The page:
A 1929 deed which conveyed land from private individuals to a city provided: “. . . In the event said lands . . . shall not be kept and maintained as a park . . . for use by the white race only . . . , the lands hereby conveyed shall revert in fee simple . . .” In 1955 a declaratory judgment was sought to determine the validity of the restriction and reverter clauses. Held: the operation of such language created a fee simple determinable with a possibility of reverter. Since such reversion would be automatic and would not require any judicial enforcement by state courts, Negroes who desired to use the park facilities would not be deprived of equal protection of the laws by state action.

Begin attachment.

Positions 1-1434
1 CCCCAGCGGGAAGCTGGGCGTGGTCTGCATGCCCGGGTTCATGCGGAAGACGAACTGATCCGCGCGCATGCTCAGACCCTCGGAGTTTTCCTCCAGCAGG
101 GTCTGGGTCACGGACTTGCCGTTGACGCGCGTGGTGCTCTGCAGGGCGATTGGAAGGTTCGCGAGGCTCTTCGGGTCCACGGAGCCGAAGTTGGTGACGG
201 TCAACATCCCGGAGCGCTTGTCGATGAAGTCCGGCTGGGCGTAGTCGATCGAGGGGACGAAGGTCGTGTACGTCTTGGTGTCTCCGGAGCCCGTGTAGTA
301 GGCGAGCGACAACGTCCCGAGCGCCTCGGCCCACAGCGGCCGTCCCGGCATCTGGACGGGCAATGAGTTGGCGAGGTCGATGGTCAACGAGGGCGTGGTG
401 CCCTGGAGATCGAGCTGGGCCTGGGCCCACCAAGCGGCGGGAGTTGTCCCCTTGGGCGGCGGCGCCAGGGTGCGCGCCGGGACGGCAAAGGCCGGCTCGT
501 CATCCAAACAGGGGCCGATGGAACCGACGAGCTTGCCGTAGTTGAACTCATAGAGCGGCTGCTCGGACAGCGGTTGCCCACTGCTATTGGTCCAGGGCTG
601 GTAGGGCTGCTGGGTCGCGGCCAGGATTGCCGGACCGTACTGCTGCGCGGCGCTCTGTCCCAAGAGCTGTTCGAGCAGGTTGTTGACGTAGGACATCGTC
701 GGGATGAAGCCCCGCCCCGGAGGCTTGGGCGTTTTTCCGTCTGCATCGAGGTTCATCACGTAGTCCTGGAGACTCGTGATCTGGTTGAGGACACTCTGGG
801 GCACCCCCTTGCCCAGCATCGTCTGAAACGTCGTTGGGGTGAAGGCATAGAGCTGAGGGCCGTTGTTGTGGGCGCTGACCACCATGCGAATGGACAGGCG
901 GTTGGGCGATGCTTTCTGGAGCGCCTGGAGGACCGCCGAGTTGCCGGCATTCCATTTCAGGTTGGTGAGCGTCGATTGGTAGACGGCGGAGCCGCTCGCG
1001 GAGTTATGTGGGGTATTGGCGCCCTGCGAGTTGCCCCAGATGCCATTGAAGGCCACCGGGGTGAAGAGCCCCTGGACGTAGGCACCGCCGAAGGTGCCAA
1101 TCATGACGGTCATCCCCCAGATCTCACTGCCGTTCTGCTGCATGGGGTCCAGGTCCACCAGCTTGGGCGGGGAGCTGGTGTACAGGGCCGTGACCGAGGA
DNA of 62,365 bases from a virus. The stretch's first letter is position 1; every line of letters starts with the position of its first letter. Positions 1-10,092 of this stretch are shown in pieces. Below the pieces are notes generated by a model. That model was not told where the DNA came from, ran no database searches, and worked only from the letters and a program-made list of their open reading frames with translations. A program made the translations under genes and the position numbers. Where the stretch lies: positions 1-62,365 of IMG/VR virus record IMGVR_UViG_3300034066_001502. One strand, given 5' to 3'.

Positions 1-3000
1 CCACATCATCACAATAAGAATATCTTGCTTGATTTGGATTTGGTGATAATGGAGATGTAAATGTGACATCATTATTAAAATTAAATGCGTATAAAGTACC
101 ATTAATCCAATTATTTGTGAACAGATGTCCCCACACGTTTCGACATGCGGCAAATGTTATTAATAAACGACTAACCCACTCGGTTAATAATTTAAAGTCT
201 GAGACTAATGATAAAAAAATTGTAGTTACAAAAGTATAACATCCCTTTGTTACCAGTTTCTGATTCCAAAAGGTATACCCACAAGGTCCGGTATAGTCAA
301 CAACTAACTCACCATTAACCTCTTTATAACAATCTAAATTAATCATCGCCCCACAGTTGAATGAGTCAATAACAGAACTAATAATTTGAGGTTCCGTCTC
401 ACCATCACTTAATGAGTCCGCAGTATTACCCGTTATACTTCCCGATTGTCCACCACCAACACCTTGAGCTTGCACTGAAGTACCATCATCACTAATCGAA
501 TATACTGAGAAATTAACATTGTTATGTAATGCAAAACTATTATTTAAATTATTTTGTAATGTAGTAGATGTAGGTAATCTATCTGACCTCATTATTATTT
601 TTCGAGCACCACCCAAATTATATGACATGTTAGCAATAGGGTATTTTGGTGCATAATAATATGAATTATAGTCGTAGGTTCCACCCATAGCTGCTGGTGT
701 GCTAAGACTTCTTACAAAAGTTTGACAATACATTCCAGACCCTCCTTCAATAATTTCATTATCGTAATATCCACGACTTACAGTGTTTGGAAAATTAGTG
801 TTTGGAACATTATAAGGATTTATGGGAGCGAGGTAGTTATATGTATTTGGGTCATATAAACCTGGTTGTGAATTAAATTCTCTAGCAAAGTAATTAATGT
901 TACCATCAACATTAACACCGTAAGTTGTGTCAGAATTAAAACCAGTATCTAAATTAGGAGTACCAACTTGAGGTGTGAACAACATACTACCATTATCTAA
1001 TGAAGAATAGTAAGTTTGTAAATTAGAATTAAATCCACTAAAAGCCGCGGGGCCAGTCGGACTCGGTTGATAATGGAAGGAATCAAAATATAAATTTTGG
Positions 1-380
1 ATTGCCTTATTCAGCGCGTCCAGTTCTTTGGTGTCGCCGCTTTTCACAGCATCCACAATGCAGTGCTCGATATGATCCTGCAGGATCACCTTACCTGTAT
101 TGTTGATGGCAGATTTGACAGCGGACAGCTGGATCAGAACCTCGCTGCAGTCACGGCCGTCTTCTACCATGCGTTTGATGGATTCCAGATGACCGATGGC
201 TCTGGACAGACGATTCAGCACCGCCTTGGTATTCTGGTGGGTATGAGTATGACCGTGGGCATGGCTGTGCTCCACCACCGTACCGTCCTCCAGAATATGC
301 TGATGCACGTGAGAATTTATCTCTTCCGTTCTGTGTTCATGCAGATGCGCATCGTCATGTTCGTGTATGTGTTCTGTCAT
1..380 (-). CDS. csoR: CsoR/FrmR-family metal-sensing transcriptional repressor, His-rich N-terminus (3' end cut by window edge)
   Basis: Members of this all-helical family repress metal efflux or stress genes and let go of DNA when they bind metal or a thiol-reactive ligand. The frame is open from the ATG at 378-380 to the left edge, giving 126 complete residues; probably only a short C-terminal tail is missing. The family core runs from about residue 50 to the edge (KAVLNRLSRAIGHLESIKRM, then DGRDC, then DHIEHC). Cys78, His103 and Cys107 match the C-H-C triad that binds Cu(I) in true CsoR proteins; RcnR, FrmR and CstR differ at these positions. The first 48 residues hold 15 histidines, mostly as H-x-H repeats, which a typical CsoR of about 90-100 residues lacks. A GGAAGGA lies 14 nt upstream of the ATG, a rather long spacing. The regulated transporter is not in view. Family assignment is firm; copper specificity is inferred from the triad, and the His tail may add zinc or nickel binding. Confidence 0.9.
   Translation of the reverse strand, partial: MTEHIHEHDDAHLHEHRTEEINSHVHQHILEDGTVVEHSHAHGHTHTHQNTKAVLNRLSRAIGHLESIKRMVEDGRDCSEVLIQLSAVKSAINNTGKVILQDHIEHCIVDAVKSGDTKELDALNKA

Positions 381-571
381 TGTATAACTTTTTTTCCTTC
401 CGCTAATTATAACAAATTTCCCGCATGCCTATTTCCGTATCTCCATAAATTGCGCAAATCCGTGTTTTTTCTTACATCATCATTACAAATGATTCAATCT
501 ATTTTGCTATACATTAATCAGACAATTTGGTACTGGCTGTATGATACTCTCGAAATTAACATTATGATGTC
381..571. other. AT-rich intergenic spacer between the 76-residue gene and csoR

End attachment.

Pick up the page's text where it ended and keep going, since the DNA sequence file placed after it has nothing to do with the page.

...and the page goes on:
The instant case is of interest not only because of the court’s holding; but also, because of the presence of two other problems which the court does not discuss. First, is the maintenance of the park by the city an action of the state which is within the proscription of the Fourteenth Amendment? Second, is the restriction illegal?
Constitutional Law—Equal Protection—Determinable Fee,
35 Neb. L. Rev. 136
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